A painting I did the first year Bill and I were together shows a field of green. In the center there’s a floating bed, and in the middle of the bed two people, face to face, stare into each others’ eyes and hold each other. That was what we were like those first years. We held each other and saved each other and were each other’s everything.
Time passed, and of course we changed; we had to, and it was appropriate that we did. We moved out into our own worlds, but we kept that connection. Night after night Bill slept next to me, his warmth just inches away.
He’s on the other side of the world now. This isn’t the first time one of us has been gone for months, but it’s the first time it’s for this many. Our house shows it.
The house without Bill has a lot more visible stuff. Bill has a “seed theory”: if you put an item on a clean, cleared surface, that surface is “seeded” and everybody feels free to dump things there. With him not around to clear the seeds, they sprout to twisting, tangling vines.
On every surface rests papers, clothing, and shoes rescued from our dog Lola. She loves to carry a shoe in her mouth. “Lola! Drop it!” we say, and she wags her tail wildly and dances in a game of keep-away. “Give,” we say, prying the shoe from her mouth and setting it on the nearest piece of furniture. When Bill’s home, it’s just shoes, but now the shoes are joined by tights, T-shirts, and jackets. I tend to shed when I get home from a long day.
The kitchen without Bill in it would drive him crazy. Two days’ worth of dishes pile in the sink. Last week I forgot (again) to set out the garbage cans — a task which includes emptying all the pails in the house — so the recycling bag is filled to the top with empty dog food cans and cardboard innards of paper towel rolls.
In the bathroom, my nightly water glasses accumulate for four-five-six days before I carry them upstairs to the dishwasher. The sink is scattered with contact lens solution, face creams, a razor, toothbrush, toothpaste, and a once-used washcloth.
And in the bedroom, I’ve festooned the bottom of our sleigh bed with jeans and towels, hiking clothes, and my red terry robe. The bed is rumpled. My side nestles New Yorkers and books and Kleenex. With Bill gone for months, I sleep on his side of the bed so his side isn’t empty. It’s less lonely that way.
Once a week I put away the clutter. I like things clean and serene too, but I feel cuddled having my stuff out where I can see it.
I’m not living alone, I’m living with Annie, and I’m not single, this is a situational separation. But I’m more alone, more without a partner, than I’ve been in twenty-odd years.
When I was 23 I lived alone briefly, between roommate situations. I had a small studio apartment on Mission Street in San Francisco. My second-floor apartment looked out onto the street, and onto the alley alongside the building. It was scary out there. I lay on my futon alone at night and listened to the prostitutes servicing their clients in the alley below.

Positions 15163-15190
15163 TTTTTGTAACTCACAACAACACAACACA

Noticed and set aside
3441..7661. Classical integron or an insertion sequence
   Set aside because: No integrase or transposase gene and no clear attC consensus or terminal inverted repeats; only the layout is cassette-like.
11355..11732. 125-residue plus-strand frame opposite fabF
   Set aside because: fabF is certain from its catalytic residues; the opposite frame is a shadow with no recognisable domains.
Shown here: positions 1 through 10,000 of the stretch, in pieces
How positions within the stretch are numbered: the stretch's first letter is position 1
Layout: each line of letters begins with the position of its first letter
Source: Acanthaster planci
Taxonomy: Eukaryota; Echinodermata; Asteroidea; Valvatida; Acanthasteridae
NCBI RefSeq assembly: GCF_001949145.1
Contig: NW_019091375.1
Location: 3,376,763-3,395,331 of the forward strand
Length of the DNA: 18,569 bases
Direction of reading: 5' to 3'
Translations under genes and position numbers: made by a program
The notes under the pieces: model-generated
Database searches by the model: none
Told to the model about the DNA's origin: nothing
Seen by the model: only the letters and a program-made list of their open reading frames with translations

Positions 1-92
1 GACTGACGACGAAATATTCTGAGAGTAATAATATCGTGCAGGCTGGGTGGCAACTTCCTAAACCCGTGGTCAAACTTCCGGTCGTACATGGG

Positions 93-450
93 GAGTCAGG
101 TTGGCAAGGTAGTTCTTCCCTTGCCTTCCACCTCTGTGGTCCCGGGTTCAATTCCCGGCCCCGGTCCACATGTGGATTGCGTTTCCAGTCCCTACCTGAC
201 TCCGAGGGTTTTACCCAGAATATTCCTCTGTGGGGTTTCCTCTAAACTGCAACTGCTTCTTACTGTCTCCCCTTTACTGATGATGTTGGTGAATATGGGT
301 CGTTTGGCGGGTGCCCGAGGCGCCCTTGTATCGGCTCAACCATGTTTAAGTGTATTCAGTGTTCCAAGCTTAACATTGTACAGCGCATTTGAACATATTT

My first night there, living alone for the first time, I cooked myself a beautiful trout dinner in the closet-sized kitchen. Trout, baked potato, steamed broccoli — it smelled incredible. I sat at the tiny fold-out table, my hip almost brushing the oven door, and took my first bite. As I swallowed the forkful of trout, a sharp fishbone lodged itself deep into my throat, spanning the channel. My throat spasmed, and every spasm drove the ends of the bone deeper. It hurt terribly. I could speak, I could breathe, I could cry, but the fishbone wasn’t going anywhere.
I tried calling my dad. I tried calling my boyfriend. Then I bolted down the stairs to Mission Street. As I crossed the street, a bus came so I got on it, my throat still spasming, the pain intense. With each passing block I tried to figure out where the hospital was and if the bus would get me there — Convulse! Stab! — then, after a few blocks, my throat gave a giant lurch, and the bone went down.
I got off at the next stop, crossed the street, hopped another bus home, unlocked the gate, climbed the stairs, opened the door, shut it behind me, threw my purse on the bed, and sat back down at the kitchen table. The trout was still warm. I ate it weeping, tearing it apart with my hands to make sure I’d gotten out all the bones.
I met Bill two years and many apartments later. He grounded me at a time when I was unmoored, barely able to stir-fry a meal, barely able to hold a job. Newly ungrounded himself, he was divorcing after a long marriage with two kids. We held each other tight.
We’re all learning to take care of ourselves now. Bill rents a house in Madagascar. Annie and I are learning to be more roommate-like. She does her own laundry and helps in the kitchen. She’s learning to take buses through city streets. Annie is sixteen, and in some ways this is a trial run for the inevitable diminishing of our tight family structure, though we all expected Annie to leave first.
Yet Bill hasn’t really left. Our love is strong, our commitment unbroken. We talk on Skype almost every day, and in between, we email and Twitter. We’re still together, we love each other, and this is temporary. He hasn’t really left, he’s just not here right now.
I’m alone in the bed. If Bill were here, I’d reach for him, and we’d hold each other face to face the way we did that first year.
I wake in the middle of the night to make sure that the dogs are okay, that Annie is safe. Then I lie back in our bed, on Bill’s side, missing his leg over my legs. I pile his pillows on top of me for comfort.